A fitting tribute to Carrie Fisher.


A little less than a month ago, on December 27, 2016, actress Carrie Fisher died after suffering a heart attack on a plane. Her death was followed the next day by that of her mother, Debbie Reynolds. The world, especially that part of it which (like me) was brought up on Star Wars as a staple of our pop culture, deeply mourned the loss of the classy lady who not only played Princess Leia in the movies but epitomized her. This article is not an obituary for Carrie Fisher. If you want one of those, I highly recommend the touching piece by the Burning Blogger of Bedlam giving tribute to “the people’s princess.” I loved Princess Leia. You loved Princess Leia. We all admired her courage, determination and grit. Carrie Fisher, who went through a lot of hard knocks in her life, will be greatly missed.

Yesterday (January 21, 2017), the day after the inauguration as President of the United States of a fascistic know-nothing who detests women and just about everybody else, millions of people in the United States and around the world–including even Antarctica!–took to the streets to support women’s rights, feminism, empowerment, diversity and to express in no uncertain terms their opposition to the viewpoints of President Trump. I took part in one of these marches, in Eugene, Oregon. Like everywhere else, the crowds that turned out vastly exceeded what authorities expected. There were (reportedly) 750,000 in Los Angeles and over 1 million in Washington, D.C., dwarfing the tepid and pathetic “crowd” that turned out for Trump’s lackluster inauguration. In Eugene I’m told police expected 1,000 marchers. The number who showed up? Over 10,000.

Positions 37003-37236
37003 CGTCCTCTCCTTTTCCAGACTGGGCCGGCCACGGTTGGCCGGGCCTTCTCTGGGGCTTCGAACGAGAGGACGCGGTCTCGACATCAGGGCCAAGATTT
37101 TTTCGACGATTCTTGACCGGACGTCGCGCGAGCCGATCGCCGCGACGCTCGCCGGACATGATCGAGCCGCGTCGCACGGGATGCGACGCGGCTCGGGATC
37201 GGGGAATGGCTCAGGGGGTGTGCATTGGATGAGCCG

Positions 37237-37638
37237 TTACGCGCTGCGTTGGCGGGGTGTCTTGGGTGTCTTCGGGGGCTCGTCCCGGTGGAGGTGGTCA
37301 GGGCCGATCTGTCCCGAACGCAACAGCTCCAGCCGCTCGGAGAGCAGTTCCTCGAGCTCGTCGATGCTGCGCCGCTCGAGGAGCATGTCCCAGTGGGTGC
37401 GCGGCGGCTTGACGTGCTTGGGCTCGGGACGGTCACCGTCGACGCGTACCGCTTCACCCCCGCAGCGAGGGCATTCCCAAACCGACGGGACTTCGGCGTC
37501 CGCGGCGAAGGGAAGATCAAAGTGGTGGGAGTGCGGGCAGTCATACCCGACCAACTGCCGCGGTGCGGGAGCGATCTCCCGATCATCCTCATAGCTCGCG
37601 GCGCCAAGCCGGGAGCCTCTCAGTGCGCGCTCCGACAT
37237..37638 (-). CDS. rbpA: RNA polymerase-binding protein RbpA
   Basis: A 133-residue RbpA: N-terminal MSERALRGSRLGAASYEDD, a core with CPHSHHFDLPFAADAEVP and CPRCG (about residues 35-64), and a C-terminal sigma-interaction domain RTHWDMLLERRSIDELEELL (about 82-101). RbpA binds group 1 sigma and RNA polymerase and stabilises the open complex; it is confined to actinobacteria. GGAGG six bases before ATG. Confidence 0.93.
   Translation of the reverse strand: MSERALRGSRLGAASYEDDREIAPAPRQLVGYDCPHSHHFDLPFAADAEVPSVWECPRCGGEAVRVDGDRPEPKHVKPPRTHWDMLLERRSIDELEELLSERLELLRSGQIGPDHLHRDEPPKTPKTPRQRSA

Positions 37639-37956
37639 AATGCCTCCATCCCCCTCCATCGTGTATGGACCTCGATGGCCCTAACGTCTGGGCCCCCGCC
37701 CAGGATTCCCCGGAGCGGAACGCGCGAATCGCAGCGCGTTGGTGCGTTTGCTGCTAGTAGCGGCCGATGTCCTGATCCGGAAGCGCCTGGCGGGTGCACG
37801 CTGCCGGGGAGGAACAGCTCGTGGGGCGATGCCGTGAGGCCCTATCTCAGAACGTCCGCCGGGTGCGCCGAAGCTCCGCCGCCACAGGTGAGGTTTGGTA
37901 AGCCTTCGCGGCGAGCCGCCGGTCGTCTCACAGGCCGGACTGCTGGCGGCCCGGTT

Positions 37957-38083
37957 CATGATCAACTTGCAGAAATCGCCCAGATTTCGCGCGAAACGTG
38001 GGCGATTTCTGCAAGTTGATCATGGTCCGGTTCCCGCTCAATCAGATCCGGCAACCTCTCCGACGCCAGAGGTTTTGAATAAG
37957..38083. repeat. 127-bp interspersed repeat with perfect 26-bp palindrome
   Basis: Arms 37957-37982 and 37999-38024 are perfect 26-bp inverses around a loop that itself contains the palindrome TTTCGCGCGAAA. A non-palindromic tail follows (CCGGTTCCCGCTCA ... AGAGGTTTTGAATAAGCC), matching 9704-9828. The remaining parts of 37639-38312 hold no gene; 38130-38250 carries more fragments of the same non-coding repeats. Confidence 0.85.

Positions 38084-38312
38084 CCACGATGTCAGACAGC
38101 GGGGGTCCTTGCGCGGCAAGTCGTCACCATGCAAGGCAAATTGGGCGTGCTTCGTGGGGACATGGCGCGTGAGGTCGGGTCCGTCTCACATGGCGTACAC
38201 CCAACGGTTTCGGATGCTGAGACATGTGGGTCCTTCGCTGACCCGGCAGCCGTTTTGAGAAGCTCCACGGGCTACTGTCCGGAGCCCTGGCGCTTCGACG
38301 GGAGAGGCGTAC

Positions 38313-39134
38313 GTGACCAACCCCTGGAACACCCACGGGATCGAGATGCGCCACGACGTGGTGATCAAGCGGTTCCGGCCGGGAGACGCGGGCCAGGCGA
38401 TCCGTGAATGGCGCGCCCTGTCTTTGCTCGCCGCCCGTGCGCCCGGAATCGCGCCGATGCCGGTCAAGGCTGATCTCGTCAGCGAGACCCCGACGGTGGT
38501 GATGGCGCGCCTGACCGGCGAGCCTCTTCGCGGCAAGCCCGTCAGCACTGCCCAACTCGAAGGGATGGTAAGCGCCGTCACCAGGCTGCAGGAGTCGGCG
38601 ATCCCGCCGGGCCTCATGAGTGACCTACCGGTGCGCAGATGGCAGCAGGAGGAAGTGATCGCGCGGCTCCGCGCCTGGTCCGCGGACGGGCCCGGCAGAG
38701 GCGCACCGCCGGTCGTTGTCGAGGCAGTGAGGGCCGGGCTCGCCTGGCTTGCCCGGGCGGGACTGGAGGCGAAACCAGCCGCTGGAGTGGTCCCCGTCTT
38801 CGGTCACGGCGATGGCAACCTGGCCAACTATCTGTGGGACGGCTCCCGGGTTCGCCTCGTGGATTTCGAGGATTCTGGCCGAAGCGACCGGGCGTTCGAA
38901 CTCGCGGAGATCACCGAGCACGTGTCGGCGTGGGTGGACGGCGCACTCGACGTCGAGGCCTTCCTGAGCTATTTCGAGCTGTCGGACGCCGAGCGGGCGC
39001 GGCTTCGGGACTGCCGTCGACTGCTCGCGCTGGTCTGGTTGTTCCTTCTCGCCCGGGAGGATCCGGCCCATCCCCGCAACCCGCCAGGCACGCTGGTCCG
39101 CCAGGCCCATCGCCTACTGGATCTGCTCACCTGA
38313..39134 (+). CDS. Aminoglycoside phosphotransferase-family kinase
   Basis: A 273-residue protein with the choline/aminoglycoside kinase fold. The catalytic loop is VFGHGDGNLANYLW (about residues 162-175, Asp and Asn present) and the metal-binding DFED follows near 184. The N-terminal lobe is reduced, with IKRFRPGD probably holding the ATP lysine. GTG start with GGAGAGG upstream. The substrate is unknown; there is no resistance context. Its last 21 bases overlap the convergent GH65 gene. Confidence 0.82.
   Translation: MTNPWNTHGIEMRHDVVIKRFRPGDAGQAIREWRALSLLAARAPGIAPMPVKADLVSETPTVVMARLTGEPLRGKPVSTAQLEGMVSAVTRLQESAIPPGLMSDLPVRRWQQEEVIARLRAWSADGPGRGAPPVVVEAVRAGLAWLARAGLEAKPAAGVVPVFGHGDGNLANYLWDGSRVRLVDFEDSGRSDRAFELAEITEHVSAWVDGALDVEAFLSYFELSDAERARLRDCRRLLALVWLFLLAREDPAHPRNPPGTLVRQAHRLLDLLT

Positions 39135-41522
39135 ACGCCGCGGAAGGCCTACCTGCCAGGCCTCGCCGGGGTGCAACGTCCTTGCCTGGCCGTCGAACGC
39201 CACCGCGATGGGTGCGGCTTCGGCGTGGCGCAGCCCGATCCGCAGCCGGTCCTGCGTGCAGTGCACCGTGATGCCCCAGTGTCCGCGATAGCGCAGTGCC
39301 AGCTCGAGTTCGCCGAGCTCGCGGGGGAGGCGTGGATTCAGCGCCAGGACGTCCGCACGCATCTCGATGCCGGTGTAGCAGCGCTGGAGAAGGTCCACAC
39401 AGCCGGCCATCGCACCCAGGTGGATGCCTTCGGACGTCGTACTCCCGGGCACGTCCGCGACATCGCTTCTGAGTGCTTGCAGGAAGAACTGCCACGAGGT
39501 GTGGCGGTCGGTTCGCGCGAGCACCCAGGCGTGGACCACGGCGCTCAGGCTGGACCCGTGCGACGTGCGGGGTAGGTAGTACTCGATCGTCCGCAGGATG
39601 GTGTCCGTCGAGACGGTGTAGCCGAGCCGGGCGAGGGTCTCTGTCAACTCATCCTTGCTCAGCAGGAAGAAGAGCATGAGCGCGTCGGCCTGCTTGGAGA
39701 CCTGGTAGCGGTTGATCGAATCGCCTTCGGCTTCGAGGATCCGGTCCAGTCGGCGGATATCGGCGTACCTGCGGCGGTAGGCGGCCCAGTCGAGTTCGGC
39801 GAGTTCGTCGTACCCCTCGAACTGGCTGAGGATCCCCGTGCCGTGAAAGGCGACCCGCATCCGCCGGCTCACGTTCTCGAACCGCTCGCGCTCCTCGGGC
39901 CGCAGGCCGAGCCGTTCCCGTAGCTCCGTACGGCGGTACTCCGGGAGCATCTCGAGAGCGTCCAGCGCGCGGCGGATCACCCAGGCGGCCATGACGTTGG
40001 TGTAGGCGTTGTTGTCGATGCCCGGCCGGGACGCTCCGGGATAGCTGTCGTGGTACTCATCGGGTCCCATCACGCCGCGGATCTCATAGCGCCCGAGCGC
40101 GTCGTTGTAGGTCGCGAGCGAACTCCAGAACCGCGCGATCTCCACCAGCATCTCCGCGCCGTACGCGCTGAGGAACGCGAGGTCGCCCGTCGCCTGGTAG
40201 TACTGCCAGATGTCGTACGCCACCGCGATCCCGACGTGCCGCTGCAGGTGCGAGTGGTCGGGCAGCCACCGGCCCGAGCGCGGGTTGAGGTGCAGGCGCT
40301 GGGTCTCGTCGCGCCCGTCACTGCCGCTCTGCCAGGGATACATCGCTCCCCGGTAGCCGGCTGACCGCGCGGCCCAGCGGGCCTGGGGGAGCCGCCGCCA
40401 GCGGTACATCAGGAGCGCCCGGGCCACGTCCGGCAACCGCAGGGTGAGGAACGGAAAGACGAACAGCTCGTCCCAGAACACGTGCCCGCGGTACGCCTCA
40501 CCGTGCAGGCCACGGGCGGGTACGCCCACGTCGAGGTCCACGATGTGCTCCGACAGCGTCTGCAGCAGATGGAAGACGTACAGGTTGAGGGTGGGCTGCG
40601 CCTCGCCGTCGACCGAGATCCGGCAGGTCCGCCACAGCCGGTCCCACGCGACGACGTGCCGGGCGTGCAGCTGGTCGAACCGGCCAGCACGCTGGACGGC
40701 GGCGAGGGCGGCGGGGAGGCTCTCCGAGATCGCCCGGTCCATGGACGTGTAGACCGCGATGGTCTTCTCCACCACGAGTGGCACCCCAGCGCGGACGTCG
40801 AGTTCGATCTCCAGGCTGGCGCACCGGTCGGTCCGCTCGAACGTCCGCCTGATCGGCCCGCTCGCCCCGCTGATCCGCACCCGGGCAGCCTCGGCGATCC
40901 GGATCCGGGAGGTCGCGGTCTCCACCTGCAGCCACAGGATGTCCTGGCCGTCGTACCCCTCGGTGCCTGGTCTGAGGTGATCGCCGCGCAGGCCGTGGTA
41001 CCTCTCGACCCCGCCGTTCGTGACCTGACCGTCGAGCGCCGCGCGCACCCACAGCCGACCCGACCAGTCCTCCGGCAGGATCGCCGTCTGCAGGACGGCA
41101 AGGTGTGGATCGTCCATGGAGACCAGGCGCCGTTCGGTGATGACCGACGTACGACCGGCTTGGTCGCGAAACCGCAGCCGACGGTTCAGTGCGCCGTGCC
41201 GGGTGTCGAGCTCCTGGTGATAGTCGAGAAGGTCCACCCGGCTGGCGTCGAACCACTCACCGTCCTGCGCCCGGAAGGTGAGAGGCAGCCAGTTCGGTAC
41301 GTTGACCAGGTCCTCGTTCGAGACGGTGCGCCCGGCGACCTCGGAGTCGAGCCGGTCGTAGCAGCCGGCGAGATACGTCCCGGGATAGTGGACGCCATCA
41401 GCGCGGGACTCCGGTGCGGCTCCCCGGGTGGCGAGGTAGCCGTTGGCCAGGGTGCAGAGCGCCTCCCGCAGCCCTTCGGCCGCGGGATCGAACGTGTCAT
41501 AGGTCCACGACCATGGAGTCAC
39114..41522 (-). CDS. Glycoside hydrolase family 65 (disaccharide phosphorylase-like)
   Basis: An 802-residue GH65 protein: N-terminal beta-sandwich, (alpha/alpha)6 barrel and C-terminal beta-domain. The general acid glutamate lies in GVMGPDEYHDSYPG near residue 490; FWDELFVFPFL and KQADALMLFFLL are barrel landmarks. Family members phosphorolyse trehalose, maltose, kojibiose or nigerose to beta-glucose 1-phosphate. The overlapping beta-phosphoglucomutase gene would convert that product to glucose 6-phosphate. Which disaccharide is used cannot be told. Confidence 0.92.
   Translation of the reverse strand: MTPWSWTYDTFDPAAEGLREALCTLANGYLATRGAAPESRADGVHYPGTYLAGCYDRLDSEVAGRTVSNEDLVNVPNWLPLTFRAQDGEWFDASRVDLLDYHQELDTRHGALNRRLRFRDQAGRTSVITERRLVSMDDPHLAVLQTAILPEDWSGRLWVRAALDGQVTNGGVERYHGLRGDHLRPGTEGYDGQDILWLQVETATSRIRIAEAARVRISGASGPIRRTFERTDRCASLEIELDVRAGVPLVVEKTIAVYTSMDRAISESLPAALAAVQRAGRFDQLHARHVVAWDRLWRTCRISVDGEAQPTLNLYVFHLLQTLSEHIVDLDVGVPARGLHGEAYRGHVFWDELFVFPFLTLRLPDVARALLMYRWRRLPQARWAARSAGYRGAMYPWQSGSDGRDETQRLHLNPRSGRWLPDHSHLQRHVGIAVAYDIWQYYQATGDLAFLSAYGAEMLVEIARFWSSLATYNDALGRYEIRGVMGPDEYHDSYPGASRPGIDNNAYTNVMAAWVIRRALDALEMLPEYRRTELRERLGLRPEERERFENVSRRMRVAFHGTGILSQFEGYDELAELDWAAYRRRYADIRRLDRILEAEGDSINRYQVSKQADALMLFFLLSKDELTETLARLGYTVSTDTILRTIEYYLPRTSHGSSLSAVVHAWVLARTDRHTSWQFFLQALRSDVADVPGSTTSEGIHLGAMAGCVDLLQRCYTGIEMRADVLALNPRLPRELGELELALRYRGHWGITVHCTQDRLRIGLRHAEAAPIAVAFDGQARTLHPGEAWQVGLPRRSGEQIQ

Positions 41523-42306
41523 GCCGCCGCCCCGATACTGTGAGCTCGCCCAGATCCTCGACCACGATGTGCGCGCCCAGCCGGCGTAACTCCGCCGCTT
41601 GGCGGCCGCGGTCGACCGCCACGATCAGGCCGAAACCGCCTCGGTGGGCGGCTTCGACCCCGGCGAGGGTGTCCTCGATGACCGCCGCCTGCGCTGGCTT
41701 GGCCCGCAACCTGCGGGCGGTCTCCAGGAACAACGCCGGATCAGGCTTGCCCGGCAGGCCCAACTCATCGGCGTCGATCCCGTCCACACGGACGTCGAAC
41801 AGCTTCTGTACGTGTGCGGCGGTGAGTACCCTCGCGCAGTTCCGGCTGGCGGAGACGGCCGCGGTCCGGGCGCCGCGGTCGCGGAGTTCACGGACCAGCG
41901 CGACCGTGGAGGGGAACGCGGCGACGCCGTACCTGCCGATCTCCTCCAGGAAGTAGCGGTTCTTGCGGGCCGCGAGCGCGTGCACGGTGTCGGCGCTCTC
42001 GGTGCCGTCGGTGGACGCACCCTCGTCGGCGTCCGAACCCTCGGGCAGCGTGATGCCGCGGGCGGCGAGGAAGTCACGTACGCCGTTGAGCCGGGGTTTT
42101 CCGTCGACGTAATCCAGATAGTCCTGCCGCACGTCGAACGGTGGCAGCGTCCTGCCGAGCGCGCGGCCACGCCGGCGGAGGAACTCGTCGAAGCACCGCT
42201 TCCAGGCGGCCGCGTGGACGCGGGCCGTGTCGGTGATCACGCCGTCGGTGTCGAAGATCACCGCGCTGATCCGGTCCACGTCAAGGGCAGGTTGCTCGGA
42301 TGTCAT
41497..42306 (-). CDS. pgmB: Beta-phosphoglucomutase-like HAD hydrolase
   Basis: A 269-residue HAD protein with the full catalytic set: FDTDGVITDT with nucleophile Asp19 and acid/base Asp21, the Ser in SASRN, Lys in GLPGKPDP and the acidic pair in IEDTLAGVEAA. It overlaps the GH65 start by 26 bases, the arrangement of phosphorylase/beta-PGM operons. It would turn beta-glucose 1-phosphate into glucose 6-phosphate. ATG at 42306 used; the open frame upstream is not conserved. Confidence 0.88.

I was struck, during yesterday’s march, by one recurrent image: the face of Princess Leia as an icon of resistance.


Carrie Fisher, as she appeared in 2015. Her outspoken views are part of the reason why Princess Leia resonates as a symbol.

I saw Carrie Fisher’s face in a lot of places. Many people, men as well as women, were carrying signs with her picture (one of them is shown at the top of this article). I saw a woman with the symbol of the Rebellion from Star Wars tattooed on her arm, and I saw a man with a patch of the same symbol on the back of his denim jacket. In one of the most touching tweets I saw about the march, Fisher’s Star Wars co-star and friend Mark Hamill referenced Leia as a symbol of women’s empowerment, linking it to Fisher’s own strongly-professed beliefs during her lifetime. His tweet included an image of a woman, evidently from the Los Angeles march, dressed as Princess Leia.

When women’s rights are under attack in real-life America, can a science fiction princess help us defend them?

Complete original post at: Princess Leia and the Women’s March: a fitting tribute to Carrie Fisher.


  1. I also marched in Eugene. Small world! Such a great experience and morale booster after a depressing inauguration day. The crowd was huge. I was standing near the bridge and watched half of the crowd peel off to march down 7th Street parallel to the planned route. We may yet have a chance.